For a variety of reasons, health care spending growth has slowed in recent years, to around 4% for each year of 2009 to 2011, which it should be noted is still much higher than economic growth. A snapshot analysis from Kaiser, with assistance from the Altarum Institute, examines whether growth is likely to continue to be moderate or will accelerate. (KFF Analysis) If the deep recession and slow recovery account for most of the decline in growth, we could anticipate that if the economy grows faster, health care spending may reaccelerate. If there really have been changes in the delivery and use of health care, then growth may remain subdued. Looking at the years 1965 through 2011, the variables that were most highly correlated with health spending were inflation in the current year and inflation in the prior two years and the growth in GDP in the current year and in the prior five years. These two variables explained 85% of the variation in health spending growth. This is amazingly predictive, and strongly suggests that economic conditions are the dominant factor in health spending increases. “Excess” health spending, however, the rate at which health spending growth is greater than potential GDP growth, has generally moderated in the last two decades, perhaps due to some systemic changes, such as greater consumer cost-sharing. Looking forward, if economic growth increases, health spending will likely follow, perhaps exacerbated by greater spending spurred by full implementation of the reform law.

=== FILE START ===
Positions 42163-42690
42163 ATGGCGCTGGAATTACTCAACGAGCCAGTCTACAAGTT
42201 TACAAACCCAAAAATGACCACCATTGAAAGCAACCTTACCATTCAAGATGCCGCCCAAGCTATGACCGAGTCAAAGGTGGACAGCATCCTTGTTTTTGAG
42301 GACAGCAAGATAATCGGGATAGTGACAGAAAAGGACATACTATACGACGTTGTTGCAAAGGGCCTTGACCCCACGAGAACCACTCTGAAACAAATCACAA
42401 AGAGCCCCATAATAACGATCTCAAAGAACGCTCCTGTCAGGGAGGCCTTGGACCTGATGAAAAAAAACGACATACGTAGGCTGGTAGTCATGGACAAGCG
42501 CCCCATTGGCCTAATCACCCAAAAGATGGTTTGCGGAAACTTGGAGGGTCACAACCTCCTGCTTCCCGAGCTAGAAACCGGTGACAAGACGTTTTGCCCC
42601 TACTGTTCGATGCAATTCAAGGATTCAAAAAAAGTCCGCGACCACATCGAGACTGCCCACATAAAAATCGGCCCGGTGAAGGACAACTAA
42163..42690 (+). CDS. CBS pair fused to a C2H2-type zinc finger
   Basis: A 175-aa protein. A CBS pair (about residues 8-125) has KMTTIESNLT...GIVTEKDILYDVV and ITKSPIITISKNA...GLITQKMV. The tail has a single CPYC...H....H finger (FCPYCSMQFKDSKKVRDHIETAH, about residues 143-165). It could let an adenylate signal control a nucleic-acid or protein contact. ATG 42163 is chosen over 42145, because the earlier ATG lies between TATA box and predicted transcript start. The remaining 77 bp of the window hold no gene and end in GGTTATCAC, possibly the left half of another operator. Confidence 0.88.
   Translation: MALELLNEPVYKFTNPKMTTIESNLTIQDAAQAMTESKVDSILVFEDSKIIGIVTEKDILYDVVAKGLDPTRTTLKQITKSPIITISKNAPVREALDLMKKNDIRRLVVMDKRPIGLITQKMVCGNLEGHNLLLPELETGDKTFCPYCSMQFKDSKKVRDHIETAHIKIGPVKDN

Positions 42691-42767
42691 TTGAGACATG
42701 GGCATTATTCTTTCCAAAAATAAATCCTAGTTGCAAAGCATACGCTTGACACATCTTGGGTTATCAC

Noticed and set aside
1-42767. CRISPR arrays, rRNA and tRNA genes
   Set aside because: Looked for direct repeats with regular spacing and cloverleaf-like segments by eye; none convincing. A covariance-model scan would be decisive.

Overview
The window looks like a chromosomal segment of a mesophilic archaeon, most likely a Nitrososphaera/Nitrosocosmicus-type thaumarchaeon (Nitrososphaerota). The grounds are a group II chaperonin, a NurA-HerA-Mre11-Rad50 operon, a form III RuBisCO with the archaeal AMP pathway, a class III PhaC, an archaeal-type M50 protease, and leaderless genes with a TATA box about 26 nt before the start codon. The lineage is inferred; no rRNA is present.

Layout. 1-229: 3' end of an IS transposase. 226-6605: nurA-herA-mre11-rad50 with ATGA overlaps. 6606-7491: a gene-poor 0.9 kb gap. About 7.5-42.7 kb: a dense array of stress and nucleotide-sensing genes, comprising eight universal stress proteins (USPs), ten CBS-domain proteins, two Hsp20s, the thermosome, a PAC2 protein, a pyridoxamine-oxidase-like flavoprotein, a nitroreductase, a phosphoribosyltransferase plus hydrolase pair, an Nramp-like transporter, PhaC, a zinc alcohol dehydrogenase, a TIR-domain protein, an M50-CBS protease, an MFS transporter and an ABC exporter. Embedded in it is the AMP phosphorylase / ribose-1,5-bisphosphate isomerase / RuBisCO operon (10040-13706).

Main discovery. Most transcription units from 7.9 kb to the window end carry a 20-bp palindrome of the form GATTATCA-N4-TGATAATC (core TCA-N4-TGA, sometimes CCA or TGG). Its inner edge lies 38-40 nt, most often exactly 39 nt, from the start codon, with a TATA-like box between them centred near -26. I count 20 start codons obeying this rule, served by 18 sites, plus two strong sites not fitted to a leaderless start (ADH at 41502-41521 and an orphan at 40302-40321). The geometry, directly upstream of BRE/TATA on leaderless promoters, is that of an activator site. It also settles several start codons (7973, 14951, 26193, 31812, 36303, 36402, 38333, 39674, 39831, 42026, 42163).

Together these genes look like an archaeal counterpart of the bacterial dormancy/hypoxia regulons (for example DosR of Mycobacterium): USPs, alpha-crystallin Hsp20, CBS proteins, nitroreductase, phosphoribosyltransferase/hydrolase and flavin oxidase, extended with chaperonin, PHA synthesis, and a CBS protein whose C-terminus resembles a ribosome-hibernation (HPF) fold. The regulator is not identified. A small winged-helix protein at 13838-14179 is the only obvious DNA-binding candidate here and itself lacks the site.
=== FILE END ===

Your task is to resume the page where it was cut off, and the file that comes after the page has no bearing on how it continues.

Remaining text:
Kaiser Analysis of Spending Slowdown
By Kevin RocheApril 25, 2013Commentary
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About this Blog
The Healthy Skeptic is a website about the health care system, and is written by Kevin Roche, who has many years of experience working in the health industry. Mr. Roche is available to assist health care companies through consulting arrangements through Roche Consulting, LLC and may be reached at [email protected].
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